• Bill

Show Me the Money


Two things people don’t talk about much—sex and money. Unless you’re in the business of either. Or unless you write fiction. Or unless you’re just crass. But I promised I’d write about my costs of hybrid publishing, and for free I’ll toss in the news about royalties.

Bottom line: cost of bringing Baby Doe into the world is $8292, not counting the writing MFA, many writing seminars and conferences, and a line edit or two before signing with Wheatmark publishing.

Here’s what I get for those $ from Wheatmark:

· A developmental edit.

· A line edit.

· Proof reading.

· Cover design.

· Page and cover proofs.

· Back cover info (Blurb describing what book is about and why one should buy it).

· Interior book layout (print and ebook).

· Registrations: ISBN, LCCN (Library of Congress control number), EAN barcode, listing with Ingram distributer and online bookstores. Official copyright with US Copyright office.

· Wholesale distribution with major wholesalers (e.g., Ingram and Bertram Books)

· Title maintenance with wholesalers and retailers.

· Management of returns and refund requests.

· Author discounts

· Print on demand.

· Marketing and sales sheets.

· Wheatmark’s continual online marketing advice (Authors’ Academy).

· Sales benefits: A $2000 credit when sales reach 2000, and a $3000 credit when sales reach 5000. (I know. If, sigh).

· Ten copies at no additional cost.

· E-book formatting and distribution (Amazon Kindle, Apple, Kobo, and Barnes and Noble Nook.

· Amazon marketing. Ad campaign setup and managing.

· One person who is expert in all aspects of publishing talks me through each step of the way.

What I also get is a non-exclusive agreement. That means I own the copyright as well as the publishing, audiobook, movie, and foreign rights to the book. I can cease my relationship with Wheatmark at any time. Before (and after) the book is published, I can peddle it to any agent or other publisher if I so desire.

So how much do I make? That depends. Nothing, if nobody buys the book. Boohoo. That ain’t going to happen. I have a son who went to business school and learned how to market

Nissans.

For print (paperback) books. Let’s assume a list price of $14.95. My royalty is 25% of list, equaling $3.74. Wheatmark’s wholesale price is 20-40% of the list price, therefore $5.98 (at 40% list), the difference being $5.23 which goes to the distributer and/or retailer. I don’t pay for the printing. except for those copies I buy myself at author’s discount, of $8.66 per book (for a purchase of 100-250 books).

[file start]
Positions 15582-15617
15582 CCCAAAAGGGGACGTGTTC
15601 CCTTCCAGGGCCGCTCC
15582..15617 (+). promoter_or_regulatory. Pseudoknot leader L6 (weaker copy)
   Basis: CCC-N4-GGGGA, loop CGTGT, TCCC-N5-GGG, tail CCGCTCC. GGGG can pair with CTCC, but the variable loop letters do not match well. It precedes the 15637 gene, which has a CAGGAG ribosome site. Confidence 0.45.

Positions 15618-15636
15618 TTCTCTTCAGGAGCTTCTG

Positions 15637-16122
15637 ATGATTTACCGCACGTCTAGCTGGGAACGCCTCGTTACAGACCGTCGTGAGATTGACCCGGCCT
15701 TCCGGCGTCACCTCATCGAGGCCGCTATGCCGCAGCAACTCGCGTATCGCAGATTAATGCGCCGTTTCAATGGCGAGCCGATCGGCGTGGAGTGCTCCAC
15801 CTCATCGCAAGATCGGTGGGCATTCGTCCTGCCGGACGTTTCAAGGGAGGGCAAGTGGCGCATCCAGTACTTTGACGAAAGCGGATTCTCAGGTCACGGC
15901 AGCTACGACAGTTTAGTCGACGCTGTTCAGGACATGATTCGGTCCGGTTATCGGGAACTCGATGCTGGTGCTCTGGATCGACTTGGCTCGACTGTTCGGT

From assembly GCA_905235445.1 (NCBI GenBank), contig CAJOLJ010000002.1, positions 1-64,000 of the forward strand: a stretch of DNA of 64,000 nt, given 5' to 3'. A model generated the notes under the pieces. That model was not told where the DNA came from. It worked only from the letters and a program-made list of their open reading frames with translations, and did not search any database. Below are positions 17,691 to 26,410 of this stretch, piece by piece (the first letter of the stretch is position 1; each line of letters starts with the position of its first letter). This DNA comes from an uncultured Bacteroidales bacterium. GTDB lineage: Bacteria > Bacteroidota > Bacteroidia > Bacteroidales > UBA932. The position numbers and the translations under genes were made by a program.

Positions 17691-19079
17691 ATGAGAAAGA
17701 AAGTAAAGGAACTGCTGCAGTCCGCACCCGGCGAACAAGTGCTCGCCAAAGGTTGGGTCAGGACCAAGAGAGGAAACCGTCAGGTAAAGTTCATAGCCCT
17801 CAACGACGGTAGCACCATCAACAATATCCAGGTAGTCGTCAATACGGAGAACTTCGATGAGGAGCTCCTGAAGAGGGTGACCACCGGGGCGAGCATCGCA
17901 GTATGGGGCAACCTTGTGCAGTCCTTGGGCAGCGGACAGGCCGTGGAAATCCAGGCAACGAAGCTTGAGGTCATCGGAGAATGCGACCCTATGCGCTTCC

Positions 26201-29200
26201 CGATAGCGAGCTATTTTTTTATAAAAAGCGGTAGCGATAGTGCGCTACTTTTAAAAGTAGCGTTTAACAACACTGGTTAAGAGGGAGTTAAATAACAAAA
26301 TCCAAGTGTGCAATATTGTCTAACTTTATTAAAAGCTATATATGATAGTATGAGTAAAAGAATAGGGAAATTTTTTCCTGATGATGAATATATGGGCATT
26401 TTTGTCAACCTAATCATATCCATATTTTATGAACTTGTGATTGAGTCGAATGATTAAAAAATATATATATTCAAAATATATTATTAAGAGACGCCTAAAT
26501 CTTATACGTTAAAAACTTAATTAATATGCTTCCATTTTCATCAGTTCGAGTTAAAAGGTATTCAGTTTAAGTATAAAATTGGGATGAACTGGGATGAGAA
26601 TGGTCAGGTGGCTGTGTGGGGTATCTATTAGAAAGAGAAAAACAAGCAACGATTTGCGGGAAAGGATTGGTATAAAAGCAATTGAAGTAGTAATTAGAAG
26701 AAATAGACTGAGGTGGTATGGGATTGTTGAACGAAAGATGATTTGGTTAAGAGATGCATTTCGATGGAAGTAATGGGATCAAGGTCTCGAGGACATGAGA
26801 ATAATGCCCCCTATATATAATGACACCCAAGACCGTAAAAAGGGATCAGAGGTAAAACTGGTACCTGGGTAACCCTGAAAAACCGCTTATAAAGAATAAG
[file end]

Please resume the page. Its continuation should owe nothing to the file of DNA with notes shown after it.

For ebooks, let’s say the list price for fiction is $2.99. Wholesale price is 70% of list = $2.09. Author royalty is $0.90/ebook.

My goal is to sell a respectable 7000 copies (3000 paperbacks and 4000 ebooks) in a couple of years. My royalties for paperbacks @ 3000 x 3.74 = $11,220. Ebooks @ 4000 x $0.90 = $3600. With a goal for a combined print and ebook sales of 7000, the return to me would be $14,320.

Subtract off the immediate publishing costs, ($8292), the years of writing the damn book, the costs of schooling in the craft of writing, the time and costs of the website and blogging, and the future marketing costs to sell 7000 copies, you could say that writing the first novel, realistically, won’t pay the rent.

On the other hand, along the way I’ve had a good time. Met a lot of great folks. Learned, not enough, but a lot. The first novel is part of the learning, It can lead to more sales on a second novel by the same souls who liked the first book, and maybe some new readers. No way around it—a published novel is an achievement A published novel can lead to editing and teaching gigs. A first novel is a TMR, tangible, measurable result. A lot of us writers have fallen to the wayside as we try to publish, (traditional, hybrid, and self).

And then we can hope… When and if sales should sail past the 10k mark, and agents and traditional publishers come knocking, we can hope…

And if those satisfactions aren’t enough, maybe we persevere


just because that’s the way we’re wired, and it’s not (all) about the money.

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